Graduation Day - Closing One Door to Open Another

11:19 AM

Graduation Day to most people is like closing one door to open another.  It is completing one level of education to qualify for the next.  A Filipino student will undergo at least three graduations in his lifetime for elementary, high school, and college.  This does not include graduation from toddler school, pre-school, and higher studies.  It is of note that because of the newly adopted K-12 curriculum, students will have graduation rites for grade 6, grade 10, and grade 12.  It is quite clear therefore that it is impossible to finish education without the rite of passage called graduation.

What is Graduation?

Graduation is a formal ceremony wherein school authorities as authorized by specific government agencies confer on their graduates a degree or approval to go to the next educational level such as from elementary to high school or from high school to college.  This signals the successful completion of students of the requirements set by law and the school to continue on to the higher level of education.  It is considered a happy occasion and momentous event not only for the graduates but also to their families who usually provide support both in times of challenges and accomplishments.

Recognition of Achievements

Graduation is also an opportune time to recognize students who have consistently showed excellence in academics, conduct, attendance, extra-curricular activities, and special contributions made to the honor of the school as a whole.  School administrators, teachers, and mentors who went out of their way to obtain the best performance from their students are also given appreciation.  All graduates regardless of whether they have received awards or not are all considered successful by the very feat of graduating.  It is traditional however for the top graduate to make a valedictory address to the audience.

Inspiration and Encouragement

Graduation is also an occasion to provide inspiration and encouragement to graduates who may be feeling some uncertainty in entering a new phase in their student life.  As the level goes higher, so does the expectation and the responsibility.  There is usually a keynote speaker assigned to do this.

My Say

Graduation rites never fail to move me especially when it involves my very own children.  The feeling of pride is unmistakable in their sense of accomplishment.  Seeing them wearing their toga is enough to make my heart feel like bursting with joy and relief for hurdling one more milestone in their young life.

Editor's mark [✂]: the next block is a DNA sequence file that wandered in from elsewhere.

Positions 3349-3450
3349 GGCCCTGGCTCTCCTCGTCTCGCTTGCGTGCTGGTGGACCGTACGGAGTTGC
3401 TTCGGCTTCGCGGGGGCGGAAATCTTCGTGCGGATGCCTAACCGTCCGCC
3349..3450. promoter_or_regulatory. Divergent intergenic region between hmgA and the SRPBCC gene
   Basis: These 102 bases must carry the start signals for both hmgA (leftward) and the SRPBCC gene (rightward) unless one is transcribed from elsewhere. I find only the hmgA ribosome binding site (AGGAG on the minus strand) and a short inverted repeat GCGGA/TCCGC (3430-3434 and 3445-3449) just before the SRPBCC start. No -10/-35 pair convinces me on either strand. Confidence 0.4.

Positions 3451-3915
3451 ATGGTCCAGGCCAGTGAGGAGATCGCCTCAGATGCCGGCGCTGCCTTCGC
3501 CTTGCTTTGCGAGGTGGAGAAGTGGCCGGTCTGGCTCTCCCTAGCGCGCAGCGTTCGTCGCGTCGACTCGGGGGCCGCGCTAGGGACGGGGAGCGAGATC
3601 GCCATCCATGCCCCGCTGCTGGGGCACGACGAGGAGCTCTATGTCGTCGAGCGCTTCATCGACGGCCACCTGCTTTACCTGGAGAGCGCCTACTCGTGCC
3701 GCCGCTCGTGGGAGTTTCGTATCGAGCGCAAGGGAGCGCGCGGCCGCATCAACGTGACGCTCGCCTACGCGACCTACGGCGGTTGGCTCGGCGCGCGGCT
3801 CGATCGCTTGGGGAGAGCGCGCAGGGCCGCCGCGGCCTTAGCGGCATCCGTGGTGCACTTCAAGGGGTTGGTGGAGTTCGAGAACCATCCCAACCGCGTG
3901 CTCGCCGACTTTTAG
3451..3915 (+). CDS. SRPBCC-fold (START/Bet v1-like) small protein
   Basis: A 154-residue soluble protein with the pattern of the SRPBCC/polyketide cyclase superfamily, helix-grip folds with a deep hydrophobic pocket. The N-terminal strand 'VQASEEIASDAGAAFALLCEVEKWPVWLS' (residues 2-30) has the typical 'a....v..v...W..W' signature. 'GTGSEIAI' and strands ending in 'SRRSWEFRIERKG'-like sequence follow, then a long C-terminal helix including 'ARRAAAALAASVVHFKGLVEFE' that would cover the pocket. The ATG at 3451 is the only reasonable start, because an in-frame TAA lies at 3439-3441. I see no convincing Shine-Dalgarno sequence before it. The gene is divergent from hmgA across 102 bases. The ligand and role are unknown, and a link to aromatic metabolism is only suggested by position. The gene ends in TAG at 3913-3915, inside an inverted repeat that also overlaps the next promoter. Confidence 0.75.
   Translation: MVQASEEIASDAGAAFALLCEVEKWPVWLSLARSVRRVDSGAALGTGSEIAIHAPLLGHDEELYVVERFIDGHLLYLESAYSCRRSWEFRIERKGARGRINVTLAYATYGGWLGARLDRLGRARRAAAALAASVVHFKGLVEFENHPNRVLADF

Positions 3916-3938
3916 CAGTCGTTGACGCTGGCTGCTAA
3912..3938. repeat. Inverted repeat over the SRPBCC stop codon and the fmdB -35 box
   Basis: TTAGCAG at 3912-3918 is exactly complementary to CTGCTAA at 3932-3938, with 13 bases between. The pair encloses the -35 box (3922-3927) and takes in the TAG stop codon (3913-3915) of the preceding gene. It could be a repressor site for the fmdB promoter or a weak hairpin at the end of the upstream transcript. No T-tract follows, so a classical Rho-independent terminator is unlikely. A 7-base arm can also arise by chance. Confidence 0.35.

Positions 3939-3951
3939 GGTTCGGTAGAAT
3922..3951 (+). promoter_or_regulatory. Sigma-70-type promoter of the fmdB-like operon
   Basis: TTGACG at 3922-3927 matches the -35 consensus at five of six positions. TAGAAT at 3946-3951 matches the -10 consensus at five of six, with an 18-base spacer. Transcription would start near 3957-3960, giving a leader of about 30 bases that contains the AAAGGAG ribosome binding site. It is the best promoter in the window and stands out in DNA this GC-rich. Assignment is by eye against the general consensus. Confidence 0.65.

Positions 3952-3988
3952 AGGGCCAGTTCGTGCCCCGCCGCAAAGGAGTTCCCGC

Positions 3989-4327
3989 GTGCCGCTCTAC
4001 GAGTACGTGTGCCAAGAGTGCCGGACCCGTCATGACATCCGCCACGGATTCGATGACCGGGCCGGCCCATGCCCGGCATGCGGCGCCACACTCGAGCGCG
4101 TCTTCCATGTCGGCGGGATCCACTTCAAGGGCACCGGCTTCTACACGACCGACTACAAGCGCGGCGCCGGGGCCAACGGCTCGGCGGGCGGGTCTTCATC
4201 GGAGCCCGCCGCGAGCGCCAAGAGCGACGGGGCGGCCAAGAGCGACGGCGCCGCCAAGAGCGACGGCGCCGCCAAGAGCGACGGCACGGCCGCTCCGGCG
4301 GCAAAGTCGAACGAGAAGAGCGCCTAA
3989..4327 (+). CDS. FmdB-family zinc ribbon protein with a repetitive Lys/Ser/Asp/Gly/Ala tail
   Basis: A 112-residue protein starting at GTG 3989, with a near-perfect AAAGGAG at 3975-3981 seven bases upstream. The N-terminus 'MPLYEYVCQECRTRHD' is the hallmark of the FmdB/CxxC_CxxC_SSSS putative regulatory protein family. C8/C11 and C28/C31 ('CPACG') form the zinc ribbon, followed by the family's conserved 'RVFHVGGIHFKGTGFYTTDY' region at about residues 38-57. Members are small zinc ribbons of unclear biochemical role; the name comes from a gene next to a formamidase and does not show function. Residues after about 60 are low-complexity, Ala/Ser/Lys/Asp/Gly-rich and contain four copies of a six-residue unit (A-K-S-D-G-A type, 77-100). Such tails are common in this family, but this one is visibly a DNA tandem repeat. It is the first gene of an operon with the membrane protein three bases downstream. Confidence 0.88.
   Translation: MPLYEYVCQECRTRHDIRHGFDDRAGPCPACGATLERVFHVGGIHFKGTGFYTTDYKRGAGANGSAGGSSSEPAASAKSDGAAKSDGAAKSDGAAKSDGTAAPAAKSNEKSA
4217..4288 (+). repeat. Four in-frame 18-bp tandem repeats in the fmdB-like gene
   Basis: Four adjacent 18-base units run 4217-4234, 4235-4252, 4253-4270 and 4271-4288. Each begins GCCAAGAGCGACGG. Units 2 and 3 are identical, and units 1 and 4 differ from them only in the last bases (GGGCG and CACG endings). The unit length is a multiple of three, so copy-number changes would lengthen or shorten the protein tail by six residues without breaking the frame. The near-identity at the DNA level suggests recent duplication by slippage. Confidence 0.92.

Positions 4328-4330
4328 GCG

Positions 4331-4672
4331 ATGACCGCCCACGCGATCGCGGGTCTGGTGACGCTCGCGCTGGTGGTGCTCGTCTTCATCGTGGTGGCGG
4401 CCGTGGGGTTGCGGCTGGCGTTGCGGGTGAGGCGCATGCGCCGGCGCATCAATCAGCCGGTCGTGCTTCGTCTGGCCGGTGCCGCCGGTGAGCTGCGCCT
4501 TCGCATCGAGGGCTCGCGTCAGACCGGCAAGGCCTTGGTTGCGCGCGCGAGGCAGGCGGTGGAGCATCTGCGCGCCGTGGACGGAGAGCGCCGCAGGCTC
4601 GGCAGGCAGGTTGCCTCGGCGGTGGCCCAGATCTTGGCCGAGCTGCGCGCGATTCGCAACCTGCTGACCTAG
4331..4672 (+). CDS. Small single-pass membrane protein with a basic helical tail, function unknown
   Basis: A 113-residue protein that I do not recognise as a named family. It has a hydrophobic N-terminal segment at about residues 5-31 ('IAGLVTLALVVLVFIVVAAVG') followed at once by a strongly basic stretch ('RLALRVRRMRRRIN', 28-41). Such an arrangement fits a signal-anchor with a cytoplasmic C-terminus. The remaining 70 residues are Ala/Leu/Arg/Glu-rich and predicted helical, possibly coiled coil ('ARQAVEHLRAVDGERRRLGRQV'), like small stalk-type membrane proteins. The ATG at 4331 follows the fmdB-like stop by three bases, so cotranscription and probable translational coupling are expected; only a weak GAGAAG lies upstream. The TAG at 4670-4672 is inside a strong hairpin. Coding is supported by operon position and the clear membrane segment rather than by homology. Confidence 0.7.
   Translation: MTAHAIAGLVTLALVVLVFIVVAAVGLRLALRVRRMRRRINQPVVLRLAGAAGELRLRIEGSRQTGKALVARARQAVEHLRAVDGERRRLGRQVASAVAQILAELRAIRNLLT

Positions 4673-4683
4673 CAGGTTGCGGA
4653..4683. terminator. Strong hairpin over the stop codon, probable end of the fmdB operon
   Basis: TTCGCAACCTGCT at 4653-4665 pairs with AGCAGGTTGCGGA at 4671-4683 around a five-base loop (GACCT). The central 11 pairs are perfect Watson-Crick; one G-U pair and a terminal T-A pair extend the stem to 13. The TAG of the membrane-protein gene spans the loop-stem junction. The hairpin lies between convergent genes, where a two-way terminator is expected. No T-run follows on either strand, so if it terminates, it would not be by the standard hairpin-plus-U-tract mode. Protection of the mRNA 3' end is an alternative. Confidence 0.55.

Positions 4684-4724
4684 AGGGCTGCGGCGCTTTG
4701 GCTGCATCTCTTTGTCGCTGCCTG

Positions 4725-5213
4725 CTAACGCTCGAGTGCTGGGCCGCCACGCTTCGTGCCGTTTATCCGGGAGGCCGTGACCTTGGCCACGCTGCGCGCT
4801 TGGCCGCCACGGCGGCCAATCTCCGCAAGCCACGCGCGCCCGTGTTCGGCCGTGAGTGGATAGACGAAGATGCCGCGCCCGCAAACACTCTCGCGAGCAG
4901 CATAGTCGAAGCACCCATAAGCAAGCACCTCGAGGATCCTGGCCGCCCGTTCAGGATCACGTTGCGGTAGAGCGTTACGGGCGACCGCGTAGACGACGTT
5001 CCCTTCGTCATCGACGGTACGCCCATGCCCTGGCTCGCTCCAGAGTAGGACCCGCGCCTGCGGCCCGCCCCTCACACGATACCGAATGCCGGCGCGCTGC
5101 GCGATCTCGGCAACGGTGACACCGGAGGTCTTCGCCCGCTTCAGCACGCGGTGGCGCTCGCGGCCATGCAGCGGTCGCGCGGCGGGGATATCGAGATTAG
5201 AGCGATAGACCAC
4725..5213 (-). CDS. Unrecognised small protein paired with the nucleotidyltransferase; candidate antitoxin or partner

The keynote speaker during my son's graduation from elementary today is a priest and an alumna of the school in another campus.  He only requested for one introduction and that was his name and the fact that he graduated from elementary without honors.  Of course, that elicited laughter from the audience but its message was quite clear.

Knowing perhaps the feeling of the majority of graduates who have no special awards to speak of, it was a way of saying that life will still turn out alright even without such awards.  Even during the homily in the graduates' baccalaureate mass , the priest shared that he has had the chance of meeting previous graduates who now have families of their own and proved that success was not always measured by the awards received during graduation.  It is really about what path one chooses to take as he or she advances through life.  

That said, I commend the students who have done well during the school year and have been recognized for it.  I commend as well all the graduates for the year for a job well done.  Lastly and certainly  not the least, I commend the parents of these students, who remain to be the wind beneath their wings. On Graduation Day, a door may close but only to open another for better opportunities.  

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